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The site was announced in September 2009 as the Bay Area News Project and launched in May 2010 as the Bay Citizen. In March 2012, the site merged with the nonprofit Center for Investigative Reporting, which also ran the state news site California Watch. In 2013, CIR ceased The Bay Citizen as a brand, merging its work under the CIR banner.
The combined organization had a staff of 70 and a budget of $10.5 million in 2012. At the time of the merger, the Bay Citizen itself had a full-time staff of about 30.
Its partnership with the University of California, Berkeley, drew concern that it would exploit college students for free labor, though that arrangement was later clarified to consist of paid internships as well as a joint “test kitchen” for journalism innovation.
The Bay Citizen produced original content for The New York Times’ twice-weekly Bay Area section from 2010 to 2012, when it ended its relationship with the Times shortly after it merged with CIR. Public radio station KQED had also initially been a founding partner, though it left the project before the site launched.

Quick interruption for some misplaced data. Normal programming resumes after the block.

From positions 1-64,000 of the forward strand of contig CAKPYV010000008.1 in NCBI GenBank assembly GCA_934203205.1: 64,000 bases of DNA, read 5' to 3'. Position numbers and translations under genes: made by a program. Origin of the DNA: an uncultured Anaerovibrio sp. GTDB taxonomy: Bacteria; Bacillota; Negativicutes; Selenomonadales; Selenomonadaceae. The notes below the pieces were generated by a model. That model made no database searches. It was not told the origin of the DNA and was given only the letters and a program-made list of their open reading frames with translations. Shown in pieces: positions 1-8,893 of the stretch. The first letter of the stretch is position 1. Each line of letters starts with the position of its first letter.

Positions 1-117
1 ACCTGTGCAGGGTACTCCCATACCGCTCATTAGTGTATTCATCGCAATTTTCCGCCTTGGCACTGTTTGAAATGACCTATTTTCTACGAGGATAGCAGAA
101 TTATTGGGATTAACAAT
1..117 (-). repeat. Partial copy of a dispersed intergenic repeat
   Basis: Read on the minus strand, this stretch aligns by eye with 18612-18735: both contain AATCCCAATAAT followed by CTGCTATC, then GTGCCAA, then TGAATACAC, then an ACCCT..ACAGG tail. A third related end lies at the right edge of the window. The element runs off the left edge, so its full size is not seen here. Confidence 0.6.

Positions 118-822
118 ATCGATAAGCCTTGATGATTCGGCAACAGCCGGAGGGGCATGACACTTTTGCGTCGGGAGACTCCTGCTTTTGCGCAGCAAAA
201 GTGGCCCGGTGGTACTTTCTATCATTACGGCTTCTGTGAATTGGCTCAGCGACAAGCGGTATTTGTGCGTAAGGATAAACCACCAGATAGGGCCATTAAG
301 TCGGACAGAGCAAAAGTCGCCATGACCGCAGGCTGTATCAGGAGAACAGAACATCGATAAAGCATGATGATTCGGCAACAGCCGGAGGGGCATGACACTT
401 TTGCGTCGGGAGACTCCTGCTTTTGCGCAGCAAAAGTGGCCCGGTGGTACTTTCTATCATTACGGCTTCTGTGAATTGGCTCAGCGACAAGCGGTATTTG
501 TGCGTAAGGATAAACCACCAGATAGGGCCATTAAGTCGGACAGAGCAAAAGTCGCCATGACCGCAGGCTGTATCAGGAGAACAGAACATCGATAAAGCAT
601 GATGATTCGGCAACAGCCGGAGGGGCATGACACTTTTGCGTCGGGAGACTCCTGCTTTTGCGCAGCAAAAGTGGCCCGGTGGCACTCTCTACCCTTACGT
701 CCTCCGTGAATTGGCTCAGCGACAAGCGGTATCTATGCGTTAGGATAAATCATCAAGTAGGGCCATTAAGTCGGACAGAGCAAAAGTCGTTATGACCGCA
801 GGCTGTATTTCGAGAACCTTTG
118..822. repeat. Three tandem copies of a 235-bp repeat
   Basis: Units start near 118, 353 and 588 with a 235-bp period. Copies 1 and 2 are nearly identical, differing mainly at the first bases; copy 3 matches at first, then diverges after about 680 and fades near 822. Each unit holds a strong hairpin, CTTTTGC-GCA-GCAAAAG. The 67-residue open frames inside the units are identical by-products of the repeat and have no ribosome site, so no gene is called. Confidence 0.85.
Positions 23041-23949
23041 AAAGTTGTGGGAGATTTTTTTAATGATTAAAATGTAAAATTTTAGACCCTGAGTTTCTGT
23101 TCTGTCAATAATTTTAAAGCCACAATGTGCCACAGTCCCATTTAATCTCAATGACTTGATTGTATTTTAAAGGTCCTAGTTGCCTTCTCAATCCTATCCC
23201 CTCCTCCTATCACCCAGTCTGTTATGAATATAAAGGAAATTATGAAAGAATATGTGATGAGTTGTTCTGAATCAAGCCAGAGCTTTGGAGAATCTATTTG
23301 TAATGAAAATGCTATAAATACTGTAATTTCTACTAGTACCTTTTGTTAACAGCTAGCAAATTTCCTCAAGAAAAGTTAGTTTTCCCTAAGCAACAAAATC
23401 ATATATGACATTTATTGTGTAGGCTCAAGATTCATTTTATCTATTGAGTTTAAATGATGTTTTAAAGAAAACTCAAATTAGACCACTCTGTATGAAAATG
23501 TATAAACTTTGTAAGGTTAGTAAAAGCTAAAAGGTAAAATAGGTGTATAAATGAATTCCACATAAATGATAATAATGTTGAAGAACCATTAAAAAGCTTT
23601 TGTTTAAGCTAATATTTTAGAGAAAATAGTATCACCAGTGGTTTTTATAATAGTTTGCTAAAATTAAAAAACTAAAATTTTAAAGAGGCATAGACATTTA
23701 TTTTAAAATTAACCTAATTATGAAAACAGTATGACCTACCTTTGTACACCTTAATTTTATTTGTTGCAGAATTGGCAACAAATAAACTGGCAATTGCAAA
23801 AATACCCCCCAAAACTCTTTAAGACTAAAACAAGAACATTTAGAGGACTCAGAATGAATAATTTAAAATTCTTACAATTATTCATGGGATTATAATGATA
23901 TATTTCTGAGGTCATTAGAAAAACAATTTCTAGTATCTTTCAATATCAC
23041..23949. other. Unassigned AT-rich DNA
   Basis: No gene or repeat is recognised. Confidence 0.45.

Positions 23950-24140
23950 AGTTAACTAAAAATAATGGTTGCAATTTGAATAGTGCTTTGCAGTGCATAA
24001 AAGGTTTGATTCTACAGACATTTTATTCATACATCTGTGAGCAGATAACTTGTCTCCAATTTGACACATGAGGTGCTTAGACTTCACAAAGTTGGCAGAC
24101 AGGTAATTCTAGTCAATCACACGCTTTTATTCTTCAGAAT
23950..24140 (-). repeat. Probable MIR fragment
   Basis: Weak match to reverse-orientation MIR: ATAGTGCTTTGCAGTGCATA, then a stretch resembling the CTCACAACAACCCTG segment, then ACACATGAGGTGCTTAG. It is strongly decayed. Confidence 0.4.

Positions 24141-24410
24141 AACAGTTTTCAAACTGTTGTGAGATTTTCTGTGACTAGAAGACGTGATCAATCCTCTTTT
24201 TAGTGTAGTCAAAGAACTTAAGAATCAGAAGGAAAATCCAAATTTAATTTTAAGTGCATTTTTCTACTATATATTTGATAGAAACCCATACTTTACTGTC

The Bay Citizen received $5 million in startup funding from investment banker Warren Hellman and had raised $3.7 million more by the time of its launch. Its primary revenue source initially is intended to be large donations (including $250,000 from the Knight Foundation), though it is planned to move toward a model based on memberships, advertising and syndication to other news organizations.
The Bay Citizen offered other local sites the opportunity to post their full stories on its site for $25 each, along with occasional reporting assistance. The proposal was met largely with skepticism, though about 15 local news sites have become the Bay Citizen’s “community partners.”
In 2011, it was awarded a joint grant with the Texas Tribune to build a open-source news CMS that would be designed to support both editorial flow and to take advantage of emerging revenue opportunities.
Creative Commons is a nonprofit organization that allows content creators to designate how they want to exercise their intellectual property rights, primarily online. Creative Commons was founded in 2001 by a group of law and intellectual property experts that included Lawrence Lessig, Hal Abelson, Eric Eldred, and Eric Saltzman as an alternative to the “all…